Jonathan Ernst/Reuters photo
Second, rising prices are already diluting greater capital expenditure. Because new vehicle prices were 10% higher in September than they were in September 2019, businesses looking to upgrade will see some of the productivity gains of a new van or truck eaten up in the cost. In general, the pandemic put a stop to a 25-year decrease in the price of imported capital goods, with the exception of automobiles. Price reductions may continue, but if equipment costs more, businesses will gain less productivity.
Third, increased capital expenditure may not result in increased productivity. This may seem silly—after all, that is the entire point—but much capital expenditure will be used to address issues that might otherwise cause more problems, such as climate change, shifting supply chains away from China, and increasing corporate crisis resilience. Productivity may be greater than it would be otherwise, but it is not always higher than it was in the previous decade.
Fourth, government expenditures may not be very effective. The transportation infrastructure in the United States is in urgent need of repair, and it will almost certainly boost production. However, the $550 billion in additional money over five years equates to 0.5 percent of GDP each year, which is good but not transformative.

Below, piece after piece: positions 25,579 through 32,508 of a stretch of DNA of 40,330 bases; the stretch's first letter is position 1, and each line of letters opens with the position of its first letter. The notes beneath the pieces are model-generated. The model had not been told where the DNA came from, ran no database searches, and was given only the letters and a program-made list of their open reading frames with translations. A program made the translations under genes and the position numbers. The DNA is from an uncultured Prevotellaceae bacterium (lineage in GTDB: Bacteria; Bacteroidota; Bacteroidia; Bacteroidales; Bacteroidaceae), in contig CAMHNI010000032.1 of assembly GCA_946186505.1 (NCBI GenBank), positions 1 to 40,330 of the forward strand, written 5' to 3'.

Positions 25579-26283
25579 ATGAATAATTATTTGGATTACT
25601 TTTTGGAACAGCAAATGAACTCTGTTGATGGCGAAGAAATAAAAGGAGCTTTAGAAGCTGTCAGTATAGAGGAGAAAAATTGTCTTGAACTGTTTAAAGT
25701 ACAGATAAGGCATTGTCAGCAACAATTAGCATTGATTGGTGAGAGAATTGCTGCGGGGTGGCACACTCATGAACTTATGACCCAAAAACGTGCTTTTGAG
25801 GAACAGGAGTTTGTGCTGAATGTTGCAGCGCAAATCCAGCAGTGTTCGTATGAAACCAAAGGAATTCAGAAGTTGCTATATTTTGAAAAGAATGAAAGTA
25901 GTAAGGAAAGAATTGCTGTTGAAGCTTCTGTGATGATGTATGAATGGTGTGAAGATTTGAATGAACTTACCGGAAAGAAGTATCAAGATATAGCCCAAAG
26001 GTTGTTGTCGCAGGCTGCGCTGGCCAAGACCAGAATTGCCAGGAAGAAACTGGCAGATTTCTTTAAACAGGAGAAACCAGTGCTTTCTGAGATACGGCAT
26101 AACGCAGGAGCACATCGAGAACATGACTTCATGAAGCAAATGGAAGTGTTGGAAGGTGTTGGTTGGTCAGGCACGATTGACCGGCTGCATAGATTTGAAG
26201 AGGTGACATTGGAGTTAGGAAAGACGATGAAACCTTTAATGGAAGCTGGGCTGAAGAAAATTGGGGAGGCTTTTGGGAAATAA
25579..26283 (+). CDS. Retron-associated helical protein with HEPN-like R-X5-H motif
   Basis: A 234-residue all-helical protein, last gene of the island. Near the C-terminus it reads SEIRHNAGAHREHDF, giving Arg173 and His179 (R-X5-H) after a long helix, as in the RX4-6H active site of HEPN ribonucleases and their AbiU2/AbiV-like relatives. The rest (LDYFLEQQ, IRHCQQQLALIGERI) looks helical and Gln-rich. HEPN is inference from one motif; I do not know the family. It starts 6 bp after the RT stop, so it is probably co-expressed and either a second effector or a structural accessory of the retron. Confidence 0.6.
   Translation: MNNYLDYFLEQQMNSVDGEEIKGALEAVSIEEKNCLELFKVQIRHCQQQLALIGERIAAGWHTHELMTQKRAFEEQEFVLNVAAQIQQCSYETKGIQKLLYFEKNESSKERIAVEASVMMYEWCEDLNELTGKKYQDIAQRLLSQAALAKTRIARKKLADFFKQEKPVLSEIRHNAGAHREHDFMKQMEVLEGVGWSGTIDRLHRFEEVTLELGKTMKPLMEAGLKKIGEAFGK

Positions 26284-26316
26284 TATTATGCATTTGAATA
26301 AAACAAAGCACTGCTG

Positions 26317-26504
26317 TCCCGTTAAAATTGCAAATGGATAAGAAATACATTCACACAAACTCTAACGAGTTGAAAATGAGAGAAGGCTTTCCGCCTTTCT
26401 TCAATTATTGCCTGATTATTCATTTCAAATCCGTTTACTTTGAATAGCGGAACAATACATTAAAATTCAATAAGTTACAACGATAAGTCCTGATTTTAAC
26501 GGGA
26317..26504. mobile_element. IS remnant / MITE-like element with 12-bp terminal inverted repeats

Finally, focusing only on the pandemic’s productivity-enhancing benefits is too optimistic. Covid-19 also left us with a burnt-out healthcare staff, millions of patients suffering from lingering illnesses, and a multitrillion-dollar debt hangover, none of which will help.
Investors who believe in the bull case should be less concerned about inflation than the rest of us, and should buy cheap cyclical stocks that have lagged in the last decade, while avoiding bonds, Big Tech, and the quality stocks that have performed well while overall productivity has remained stagnant. The bull tale is interesting, but it’s all hope at this point.
James Mackintosh can be reached at [email protected]
Dow Jones & Company, Inc. All Rights Reserved. Copyright 2021 Dow Jones & Company, Inc. 87990cbe856818d5eddac44c7b1cdeb8
- is inflation good for stocks
- what is productivity
- what happens during inflation